was always “good for the price.” But with Version 6, it became “really
good, and it’s still the same price.” While it has fast, smooth workflow
and tons of content, it’s set apart by video capabilities that beat any
music DAW, regardless of price—including text and image inserts, clip
crossfades, and automatable video processing. If anything ever qualified
as the “direct-from-garage-to-YouTube” program, this is it—for less
HERE’S YOUR CAREER INSURANCEEtymotic MP•9-15
Hearing protection joins the 21st century
these earplugs are expensive ($399)—but your hearing is priceless. The
thing that makes them special is the adaptive noise-reduction element;
protection doesn’t kick in until the sound exceeds safe levels, at which
point they provide gradual attention, at 9dB or 15dB
(switch-selectable). They don’t need custom molds—nor do you need to
remove them when things quiet down and you want to hear the world around
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FEATURE CREEP CAN ACTUALLY BE GOODPreSonus AudioBox 1818VSL
Continuing to blur the line between stage and studio
does the 1818VSL deserve an award when there are so many great audio
interfaces? This one is different in that it’s an element in a seemingly
ever-expanding system that involves PreSonus’ StudoLive mixers, iPad
control, Virtual StudioLive software, and our personal favorite—the
“Wheel of Me” iPhone app that lets musicians dial in their own monitor
mixes (“more me!”). By continuing to add features—mostly free— to mature
products, PreSonus has shown that feature creep can be a good thing.
SUPER-SYNTH FOR STAGE AND STUDIORoland Integra-7
Rejuvenating the hardware rack synth
rack synth has fallen out of favor over the years, but Roland has given
the genre a major shot in the arm. Whether you’re on stage and need a
rugged hardware synth, or in the studio and want to add Roland’s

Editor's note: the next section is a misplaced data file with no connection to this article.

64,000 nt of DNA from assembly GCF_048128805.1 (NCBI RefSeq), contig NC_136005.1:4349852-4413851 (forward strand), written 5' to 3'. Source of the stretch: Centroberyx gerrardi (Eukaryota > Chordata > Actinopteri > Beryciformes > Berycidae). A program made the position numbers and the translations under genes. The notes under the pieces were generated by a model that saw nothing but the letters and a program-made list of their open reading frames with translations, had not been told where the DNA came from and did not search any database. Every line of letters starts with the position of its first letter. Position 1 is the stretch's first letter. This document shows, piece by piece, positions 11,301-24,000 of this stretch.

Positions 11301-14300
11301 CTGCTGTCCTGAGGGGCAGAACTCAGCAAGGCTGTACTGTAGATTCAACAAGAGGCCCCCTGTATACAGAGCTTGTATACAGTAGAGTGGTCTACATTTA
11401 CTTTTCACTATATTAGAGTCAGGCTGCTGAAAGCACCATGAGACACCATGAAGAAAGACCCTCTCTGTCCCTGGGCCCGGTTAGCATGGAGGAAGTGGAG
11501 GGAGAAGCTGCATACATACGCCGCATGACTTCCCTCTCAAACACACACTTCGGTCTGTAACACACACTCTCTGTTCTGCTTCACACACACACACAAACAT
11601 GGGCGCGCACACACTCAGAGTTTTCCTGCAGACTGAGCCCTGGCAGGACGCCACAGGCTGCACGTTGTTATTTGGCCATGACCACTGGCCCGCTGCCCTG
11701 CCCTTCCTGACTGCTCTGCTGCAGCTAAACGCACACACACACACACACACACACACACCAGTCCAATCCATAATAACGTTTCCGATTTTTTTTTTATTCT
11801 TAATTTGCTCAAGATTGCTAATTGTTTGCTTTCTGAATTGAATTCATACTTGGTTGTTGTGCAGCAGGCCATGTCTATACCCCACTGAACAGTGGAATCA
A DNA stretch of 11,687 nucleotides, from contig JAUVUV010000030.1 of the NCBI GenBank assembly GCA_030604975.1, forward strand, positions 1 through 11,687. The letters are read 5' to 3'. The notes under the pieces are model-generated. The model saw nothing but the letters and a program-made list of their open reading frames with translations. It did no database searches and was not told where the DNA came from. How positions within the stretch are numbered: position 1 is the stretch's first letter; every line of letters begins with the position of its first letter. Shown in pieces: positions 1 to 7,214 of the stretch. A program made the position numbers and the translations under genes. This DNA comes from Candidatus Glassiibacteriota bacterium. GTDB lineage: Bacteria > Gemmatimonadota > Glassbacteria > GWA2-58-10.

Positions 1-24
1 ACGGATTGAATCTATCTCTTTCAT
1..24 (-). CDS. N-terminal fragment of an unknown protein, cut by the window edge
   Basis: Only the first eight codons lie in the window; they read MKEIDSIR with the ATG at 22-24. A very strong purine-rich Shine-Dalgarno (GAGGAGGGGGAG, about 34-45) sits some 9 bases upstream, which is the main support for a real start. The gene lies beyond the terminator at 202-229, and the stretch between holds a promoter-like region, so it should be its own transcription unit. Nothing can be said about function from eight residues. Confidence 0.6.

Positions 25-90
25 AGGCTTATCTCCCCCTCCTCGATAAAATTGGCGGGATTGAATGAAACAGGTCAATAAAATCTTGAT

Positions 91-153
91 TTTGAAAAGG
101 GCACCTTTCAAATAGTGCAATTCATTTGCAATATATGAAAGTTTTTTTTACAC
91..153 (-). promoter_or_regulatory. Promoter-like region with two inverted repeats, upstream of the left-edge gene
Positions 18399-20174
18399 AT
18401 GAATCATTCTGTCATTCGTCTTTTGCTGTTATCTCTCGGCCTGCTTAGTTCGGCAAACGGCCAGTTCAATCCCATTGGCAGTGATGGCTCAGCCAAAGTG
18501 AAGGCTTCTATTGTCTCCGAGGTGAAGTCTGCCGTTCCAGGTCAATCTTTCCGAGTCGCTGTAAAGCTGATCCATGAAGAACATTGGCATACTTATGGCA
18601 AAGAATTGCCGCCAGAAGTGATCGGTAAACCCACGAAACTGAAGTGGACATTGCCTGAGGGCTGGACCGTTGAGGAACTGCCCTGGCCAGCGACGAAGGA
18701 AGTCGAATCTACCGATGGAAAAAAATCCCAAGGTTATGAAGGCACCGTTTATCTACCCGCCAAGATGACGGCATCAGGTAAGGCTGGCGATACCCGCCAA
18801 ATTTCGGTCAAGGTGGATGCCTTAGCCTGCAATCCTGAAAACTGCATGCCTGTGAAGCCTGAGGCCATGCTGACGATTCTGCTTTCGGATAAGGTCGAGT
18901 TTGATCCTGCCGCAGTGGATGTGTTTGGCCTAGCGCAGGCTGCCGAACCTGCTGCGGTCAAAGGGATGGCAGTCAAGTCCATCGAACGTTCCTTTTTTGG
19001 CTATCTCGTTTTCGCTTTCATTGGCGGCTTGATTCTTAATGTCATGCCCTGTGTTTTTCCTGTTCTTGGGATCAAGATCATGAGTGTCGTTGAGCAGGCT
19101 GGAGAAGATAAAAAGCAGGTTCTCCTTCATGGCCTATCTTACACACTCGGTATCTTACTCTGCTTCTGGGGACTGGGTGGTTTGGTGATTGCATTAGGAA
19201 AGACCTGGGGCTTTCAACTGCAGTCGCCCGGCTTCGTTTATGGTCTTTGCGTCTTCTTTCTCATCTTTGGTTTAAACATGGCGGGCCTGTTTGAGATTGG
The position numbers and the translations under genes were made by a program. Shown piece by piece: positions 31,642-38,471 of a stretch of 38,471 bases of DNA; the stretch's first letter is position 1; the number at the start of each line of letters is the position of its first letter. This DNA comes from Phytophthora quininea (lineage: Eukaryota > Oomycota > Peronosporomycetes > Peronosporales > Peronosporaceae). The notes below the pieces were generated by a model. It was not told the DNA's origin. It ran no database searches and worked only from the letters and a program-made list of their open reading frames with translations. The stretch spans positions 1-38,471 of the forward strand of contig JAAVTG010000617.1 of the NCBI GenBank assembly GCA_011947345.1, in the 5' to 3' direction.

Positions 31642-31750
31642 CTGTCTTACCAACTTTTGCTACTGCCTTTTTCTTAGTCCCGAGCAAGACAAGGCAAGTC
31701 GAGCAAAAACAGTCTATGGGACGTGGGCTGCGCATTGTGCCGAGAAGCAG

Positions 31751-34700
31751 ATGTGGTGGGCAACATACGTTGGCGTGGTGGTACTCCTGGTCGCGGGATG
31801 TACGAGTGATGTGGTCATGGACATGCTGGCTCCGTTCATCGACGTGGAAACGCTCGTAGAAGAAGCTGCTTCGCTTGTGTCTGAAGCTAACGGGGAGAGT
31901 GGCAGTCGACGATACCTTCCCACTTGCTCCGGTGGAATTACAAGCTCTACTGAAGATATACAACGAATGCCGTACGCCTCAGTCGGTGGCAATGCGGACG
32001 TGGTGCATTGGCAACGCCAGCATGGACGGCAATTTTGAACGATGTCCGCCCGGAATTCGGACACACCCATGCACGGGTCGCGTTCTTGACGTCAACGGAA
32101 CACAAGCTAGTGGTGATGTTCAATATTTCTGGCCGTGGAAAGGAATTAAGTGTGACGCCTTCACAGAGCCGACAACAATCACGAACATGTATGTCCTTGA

SuperNATURAL sounds without having to buy another keyboard, the
Integra-7 does both—while adding a ton of I/O, powerful effects, and a
unique ambience engine that places sounds in a 360-degree sound field.
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THE WAR IS OVER, BOTH SIDES WONLewitt Audio LCT 940
Tube or FET? Well, why not both . . . and more?
not just that you can select the tube or FET path (and adjust their
blend). This mic also has nine polar patterns, along with multiple pad,
filtering, and attenuation options—all of which you can adjust remotely
from the power supply. But the LCT 940 isn’t only about features; its
own flavor of detailed and articulate character makes it well-suited to a
wide variety of miking applications. Flexible, innovative, sounds great
. . . pass the award.
SO MUCH FROM SO LITTLEYamaha THR10
This amp is small in stature, but big in features and sound
compact THR10 has a lot going on under the hood: five different guitar
amp types (and flat, bass and acoustic amp settings), onboard effects
with tap tempo, tuner, five user preset slots, and battery/AC power
options. But wait—it’s also a USB-equipped DAW interface (bundled with
Cubase AI and THR editor software) that offers stereo hi-fi audio
playback and direct recording capabilities. Yes, the THR10 sounds great
at bedroom-friendly levels . . . but if you want to meet your neighbors,
crank it up!
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AS IF GUITAR PLAYERS NEEDED MORE EGOElectro-Harmonix SuperEgo
Super sustainer scores big
guitar player isn’t the only one who’ll want this. Taking the EHX
Freeze pedal’s concept to new levels, the SuperEgo has latch, momentary,
and auto switching modes, as well as gliss and speed/layer controls. It
even has a handy effects loop for processing the sustaining signal,
without affecting your dry sound; the result is a fully-polyphonic,
sustaining “synthy pedal of goodness” for accompanying yourself or
HEARING THINGS FROM A NEW ANGLEDynaudio DBM50
Speakers designed for serious desktop production
addresses desktop musicians and production suites by approaching
speaker design from a different angle: The DBM50 (a two-way bass reflex
design with a 7.5” woofer and a 28mm soft-dome tweeter, each with its
own 50W amp) sits astride your monitor, and is angled upward so the
sound makes a direct path to your ears. Around back, lots of EQ controls
let you better match your room or dial in personal preferences; there’s
even an optional remote level controller.
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THE TOMORROWLAND AUDIO INTERFACEUniversal Audio Apollo
It’s no fantasy—this adventurous interface explores new frontiers